Tuesday, February 24, 2009

New Rig at ARS N9PUZ

After several years of great service from my Icom IC-718 I've replaced it with a shiny new Icom IC-7200. I really liked the IC-718. I had added the W4RT dual filters to mine and that made for a nice HF rig that had great performance in a compact, easy to use package. I always said the only way Icom could have improved the IC-718 was to replace the audio chain DSP with a nice IF chain DSP like they have in thier higher end rigs like the the "Pro" series. Perhaps they heard me.

The "Big Brown Truck" brought the IC-7200 yesterday. After only one evening I've decided I really like this radio. The variable DSP filtering simply blows away the mechanical filters I had in the IC-718. You can adjust the bandwidth for CW and USB modes in 50 Hz increments. The radio remembers the "wide", "medium", and "narrow" selections you make for each mode. The display is nice and crisp although a little smaller than the old radio. It is very easy to read.

I'll be writing more as I gain experience. I was able to try this radio and a Yaesu FT-450 and this one seems like the clear choice to me. If you are in the market for a $1,000 class HF rig this one bears close consideration.

The old IC-718? Fear not, I didn't put it out to pasture and it's not gathering dust. A Ham down South bought it and I've already had a note from him that it works great and he's enjoying it.


Tim, N9PUZ

Monday, February 16, 2009

The RF Gain Control - Unsung Hero of Your HF Rig

A lot of times when I talk to Hams that are new to HF operation they mention how bad noise (QRN) and interference (QRM) can be. They often wonder whether adding an external DSP or internal crystal filters will eliminate the problem. Well, these accessories can help but new operators, and perhaps you as well, may already have one of the most effective tools in combating interference and noise.

The RF Gain control on your transceiver is the unsung hero of HF operation. It provides a variable means to reduce the strength of all of the signals coming in to your receiver. Used properly it can very useful in picking out just the signal you want. Here are the basics...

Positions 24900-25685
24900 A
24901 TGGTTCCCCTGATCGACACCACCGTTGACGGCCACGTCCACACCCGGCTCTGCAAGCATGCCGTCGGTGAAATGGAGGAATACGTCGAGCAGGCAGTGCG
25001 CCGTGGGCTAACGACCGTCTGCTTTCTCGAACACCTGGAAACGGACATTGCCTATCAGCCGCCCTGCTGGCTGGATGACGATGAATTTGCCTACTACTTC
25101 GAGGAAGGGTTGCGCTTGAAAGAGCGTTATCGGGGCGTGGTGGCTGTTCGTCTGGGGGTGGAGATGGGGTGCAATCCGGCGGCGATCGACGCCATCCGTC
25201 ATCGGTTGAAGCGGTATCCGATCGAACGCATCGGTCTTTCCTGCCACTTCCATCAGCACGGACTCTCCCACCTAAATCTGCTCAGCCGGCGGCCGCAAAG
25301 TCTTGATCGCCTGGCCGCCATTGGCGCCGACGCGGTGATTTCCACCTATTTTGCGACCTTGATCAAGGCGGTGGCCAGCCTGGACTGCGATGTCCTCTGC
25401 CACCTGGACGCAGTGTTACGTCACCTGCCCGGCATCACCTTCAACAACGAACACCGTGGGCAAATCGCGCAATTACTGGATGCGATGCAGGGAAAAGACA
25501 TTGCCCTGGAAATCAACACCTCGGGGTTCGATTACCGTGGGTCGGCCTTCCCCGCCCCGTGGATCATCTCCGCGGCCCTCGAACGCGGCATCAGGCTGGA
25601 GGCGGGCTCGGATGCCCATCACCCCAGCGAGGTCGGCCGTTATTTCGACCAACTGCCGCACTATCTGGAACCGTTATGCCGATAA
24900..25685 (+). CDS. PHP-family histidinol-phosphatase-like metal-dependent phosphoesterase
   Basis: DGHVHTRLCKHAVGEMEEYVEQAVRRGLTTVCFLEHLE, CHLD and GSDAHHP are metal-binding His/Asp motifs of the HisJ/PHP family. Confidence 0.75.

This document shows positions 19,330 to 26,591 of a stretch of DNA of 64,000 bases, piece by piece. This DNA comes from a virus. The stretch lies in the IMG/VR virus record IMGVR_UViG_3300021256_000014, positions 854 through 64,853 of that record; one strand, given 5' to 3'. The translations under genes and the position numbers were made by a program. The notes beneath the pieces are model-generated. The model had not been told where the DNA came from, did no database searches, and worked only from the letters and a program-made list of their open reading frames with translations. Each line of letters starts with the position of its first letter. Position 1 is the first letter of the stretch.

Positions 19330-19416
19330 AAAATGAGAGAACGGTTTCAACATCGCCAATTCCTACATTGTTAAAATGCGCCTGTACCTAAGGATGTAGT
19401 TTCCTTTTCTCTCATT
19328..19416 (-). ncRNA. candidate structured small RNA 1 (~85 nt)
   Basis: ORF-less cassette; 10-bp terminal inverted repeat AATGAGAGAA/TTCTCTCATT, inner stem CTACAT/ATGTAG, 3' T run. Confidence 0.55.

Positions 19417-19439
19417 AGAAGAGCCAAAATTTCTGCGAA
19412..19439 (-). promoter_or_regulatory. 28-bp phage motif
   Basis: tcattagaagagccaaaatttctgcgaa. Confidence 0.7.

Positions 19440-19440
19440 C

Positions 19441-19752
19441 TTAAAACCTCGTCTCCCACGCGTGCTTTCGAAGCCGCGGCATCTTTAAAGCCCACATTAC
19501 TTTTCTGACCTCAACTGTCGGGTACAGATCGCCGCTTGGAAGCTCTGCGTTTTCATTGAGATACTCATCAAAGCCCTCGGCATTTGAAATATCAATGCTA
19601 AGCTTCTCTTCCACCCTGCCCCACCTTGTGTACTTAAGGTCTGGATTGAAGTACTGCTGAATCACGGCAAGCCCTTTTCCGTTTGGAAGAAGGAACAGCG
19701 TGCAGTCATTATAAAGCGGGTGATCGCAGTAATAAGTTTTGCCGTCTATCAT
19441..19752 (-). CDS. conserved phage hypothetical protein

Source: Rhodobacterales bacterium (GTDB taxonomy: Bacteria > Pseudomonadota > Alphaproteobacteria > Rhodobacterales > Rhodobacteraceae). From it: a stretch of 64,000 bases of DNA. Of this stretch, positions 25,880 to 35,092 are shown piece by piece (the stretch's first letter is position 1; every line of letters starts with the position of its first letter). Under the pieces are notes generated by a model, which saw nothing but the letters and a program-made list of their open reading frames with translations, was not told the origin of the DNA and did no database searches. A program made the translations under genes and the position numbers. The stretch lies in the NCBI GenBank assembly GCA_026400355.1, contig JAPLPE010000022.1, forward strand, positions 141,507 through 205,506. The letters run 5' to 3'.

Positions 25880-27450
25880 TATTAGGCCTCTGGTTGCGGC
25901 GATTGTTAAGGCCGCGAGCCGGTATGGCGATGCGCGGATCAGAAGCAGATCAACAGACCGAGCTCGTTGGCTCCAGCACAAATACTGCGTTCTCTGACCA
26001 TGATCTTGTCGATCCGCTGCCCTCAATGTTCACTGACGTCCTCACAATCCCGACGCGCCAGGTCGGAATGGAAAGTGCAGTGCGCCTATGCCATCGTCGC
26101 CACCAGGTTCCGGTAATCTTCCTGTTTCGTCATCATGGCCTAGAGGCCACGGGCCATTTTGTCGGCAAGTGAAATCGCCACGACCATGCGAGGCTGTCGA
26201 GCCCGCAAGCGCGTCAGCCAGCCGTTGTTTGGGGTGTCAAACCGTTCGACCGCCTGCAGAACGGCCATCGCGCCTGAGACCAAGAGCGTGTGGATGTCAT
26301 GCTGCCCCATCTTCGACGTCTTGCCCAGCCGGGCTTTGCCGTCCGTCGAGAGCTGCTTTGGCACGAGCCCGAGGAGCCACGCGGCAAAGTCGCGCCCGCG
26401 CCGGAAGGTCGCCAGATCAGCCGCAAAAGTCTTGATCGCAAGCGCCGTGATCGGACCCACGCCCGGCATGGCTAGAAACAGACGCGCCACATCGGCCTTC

First off, if the band is just generally noisy like 40 and 80 meters so often can be, use the RF Gain control to reduce the static and noise levels you hear when you are not tuned to a signal until the noise is just barely audible. Then starting scanning for stations to work. If you're not trying to snag some rare DX station or pass an emergency message then there's no reason to make your rag chew tedious by hearing all that noise. As long as you can hear the other station does it really matter if the meter indicates S9 or S2?

Next, lets say you find a station to work but there is some QRM or QRN making it tough to hear them in spite of the adjustment you made earlier. Try this: Turn the RF gain control to minimum. You may hear nothing at this point. Then, turn the volume control up very high. You still may not hear anything. Now, use the RF Gain control (not the volume control) to control the volume of the station you want to hear. A lot of times this will make the easy to copy while drastically reducing the junk you don't want to hear.

Remember to turn down the volume control before you increase the RF Gain when you move on to the next QSO or things will get VERY loud! Once you practice this a little and get used to it you'll wonder how you ever got along before.